Donald Trump may have scared off several major corporations from sponsoring the Republican National Convention. But those same companies have not shied away from financially supporting Al Sharpton’s controversial nonprofit, the National Action Network, Heat Street has learned.
Like Trump, Sharpton has courted much controversy over the years, much of which involves race, religion and sexuality. He most notably has yet to apologize for championing Tawana Brawley’s false, racially charged rape accusations against a New York assistant district attorney and a state trooper in the 1980s. Sharpton has also made slurs against Jews, Asians and gays; has been accused of being an FBI informant; and has had numerous tangles over unpaid taxes.
Nevertheless, he and his nonprofits have commanded high levels of support from corporate America in recent decades — including from the very companies now balking at Donald Trump.
Time Warner, UPS and Ford Motor Company have all decided against 2016 GOP convention sponsorship. But all three companies have sponsored Sharpton’s annual convention over the past two years, giving an unnamed amount.
Likewise, Coca-Cola has scaled back its Republican National Convention support to $75,000, down from $660,000 in 2012, after receiving a petition saying that sponsorship was tantamount to an endorsement of Trump’s “hateful and racist rhetoric.”
The soda company has been one of Sharpton’s most loyal backers. Heat Street’s exclusive review of several National Action Network convention sponsor lists shows it was a supporter in at least 2016, 2015, 2012 and 2010.
And Google and Walmart—both reportedly considering dropping their support for the RNC—both sponsored National Action Network’s convention earlier this year.
UPS, Ford and Coca-Cola all tell Heat Street politics or individual candidates did not influence their decisions to hold back from convention sponsorship this year. “It was not a political decision, by any means,” UPS’s spokeswoman says.
Ford’s spokesman says it will support neither convention, a decision made in 2015. Of Ford’s sponsorship of a dinner table at the National Action Network convention, a spokesman says, “Ford participates in marketing opportunities that help us reach a broad range of customers.”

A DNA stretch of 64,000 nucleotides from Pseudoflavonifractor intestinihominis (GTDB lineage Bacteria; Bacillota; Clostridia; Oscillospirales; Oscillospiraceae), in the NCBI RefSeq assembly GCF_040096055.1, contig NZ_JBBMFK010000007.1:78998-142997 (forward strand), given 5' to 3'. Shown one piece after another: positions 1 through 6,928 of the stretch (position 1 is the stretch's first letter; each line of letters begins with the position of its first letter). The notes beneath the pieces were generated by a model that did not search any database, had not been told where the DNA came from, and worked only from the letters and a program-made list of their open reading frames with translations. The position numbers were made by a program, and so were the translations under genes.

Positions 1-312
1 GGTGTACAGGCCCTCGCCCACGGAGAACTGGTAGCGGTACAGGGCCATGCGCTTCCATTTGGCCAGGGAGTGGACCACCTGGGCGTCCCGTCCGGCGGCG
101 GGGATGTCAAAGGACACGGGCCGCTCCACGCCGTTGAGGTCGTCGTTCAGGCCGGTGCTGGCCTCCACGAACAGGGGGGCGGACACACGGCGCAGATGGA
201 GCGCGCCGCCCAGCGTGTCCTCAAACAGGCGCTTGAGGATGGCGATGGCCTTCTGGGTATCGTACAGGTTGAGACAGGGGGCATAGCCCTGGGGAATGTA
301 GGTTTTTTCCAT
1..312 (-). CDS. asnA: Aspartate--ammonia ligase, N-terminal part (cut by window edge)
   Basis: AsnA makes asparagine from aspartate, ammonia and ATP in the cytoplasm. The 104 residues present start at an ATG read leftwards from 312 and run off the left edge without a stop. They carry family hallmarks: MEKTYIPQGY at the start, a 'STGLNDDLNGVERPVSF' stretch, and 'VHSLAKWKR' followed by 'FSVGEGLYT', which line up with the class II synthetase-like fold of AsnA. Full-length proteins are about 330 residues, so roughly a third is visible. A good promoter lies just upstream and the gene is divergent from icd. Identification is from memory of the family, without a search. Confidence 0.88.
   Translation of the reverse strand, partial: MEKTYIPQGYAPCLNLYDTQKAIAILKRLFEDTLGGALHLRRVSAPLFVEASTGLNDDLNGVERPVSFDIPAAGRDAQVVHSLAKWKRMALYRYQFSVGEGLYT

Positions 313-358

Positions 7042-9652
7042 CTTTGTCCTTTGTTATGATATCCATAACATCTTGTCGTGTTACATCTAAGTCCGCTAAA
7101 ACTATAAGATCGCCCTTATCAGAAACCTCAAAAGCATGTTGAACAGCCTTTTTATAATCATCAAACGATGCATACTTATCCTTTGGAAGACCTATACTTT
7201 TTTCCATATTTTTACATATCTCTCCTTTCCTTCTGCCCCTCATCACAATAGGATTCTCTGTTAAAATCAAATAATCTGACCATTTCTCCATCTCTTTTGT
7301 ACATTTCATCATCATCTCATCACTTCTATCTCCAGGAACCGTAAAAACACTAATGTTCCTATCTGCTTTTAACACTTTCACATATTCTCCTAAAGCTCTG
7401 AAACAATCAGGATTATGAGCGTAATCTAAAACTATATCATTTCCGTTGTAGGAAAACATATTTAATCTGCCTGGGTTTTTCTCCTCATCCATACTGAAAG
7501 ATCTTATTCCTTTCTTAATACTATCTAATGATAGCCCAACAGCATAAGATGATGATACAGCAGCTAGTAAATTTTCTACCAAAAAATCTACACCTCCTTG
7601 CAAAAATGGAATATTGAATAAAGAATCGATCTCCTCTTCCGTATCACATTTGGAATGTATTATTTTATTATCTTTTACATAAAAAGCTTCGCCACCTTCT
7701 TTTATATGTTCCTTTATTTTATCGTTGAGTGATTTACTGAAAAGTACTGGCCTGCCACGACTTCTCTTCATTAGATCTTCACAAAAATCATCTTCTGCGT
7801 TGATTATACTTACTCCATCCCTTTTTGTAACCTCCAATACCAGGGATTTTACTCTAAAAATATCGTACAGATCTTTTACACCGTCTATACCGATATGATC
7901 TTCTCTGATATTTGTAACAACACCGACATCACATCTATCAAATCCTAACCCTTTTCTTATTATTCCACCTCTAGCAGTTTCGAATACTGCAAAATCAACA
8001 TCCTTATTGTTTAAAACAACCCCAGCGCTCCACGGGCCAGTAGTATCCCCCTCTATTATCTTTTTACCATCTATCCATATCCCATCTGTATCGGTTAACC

A spokeswoman for UPS wrote in an email, “As to your question about NAN– there is no connection to decisions to sponsor conventions and non-profits supported through the UPS Foundation.”
A Coca-Cola spokeswoman said National Action Network is one of a “wide variety of groups” supported by the company, adding that in the U.S., “our charitable contribution efforts focus on diversity and inclusion, education, economic empowerment, water stewardship and well-being.”
By deadline, Time Warner, Google and Walmart had not replied to Heat Street’s request for comment. Time Warner Cable and Ford have said in the past that their financial support should not necessarily be interpreted as an endorsement of National Action Network’s positions.
Macy’s, which has not sponsored past conventions, has publicly denounced Trump while also chronically sponsoring Sharpton’s nonprofit.
The sponsor lists seen by Heat Street do not say how much corporations gave to National Action Network.
But a 2010 National Action Network document reviewed by Heat Street outlined varying levels of sponsorship, also mentioning “benefits” donors could expect in return.
For instance, companies that made a top-level contribution of $100,000 or more would enjoy the “opportunity to appear bi-monthly on Reverend Sharpton’s nationally syndicated radio show which broadcasts in over 40 media markets 5 day a week,” in addition to mentions in National Action Network’s official publications, the document said.
Such lucrative corporate sponsorships have helped National Action Network regain its financial footing. In its 2014 tax filings, the most recent on record, the nonprofit reported no tax debt for the first time in more than a decade.
The nonprofit also managed to end 2014 with $26,000 in positive net assets, the first time in years National Action Network had not been in the red.
That same year, Sharpton earned a $412,000 salary from National Action Network, a 70 percent raise over his 2013 pay and far beyond the $150,00 median compensation for leaders of similar nonprofits.
— Jillian Kay Melchior writes for Heat Street and is a fellow for the Steamboat Institute.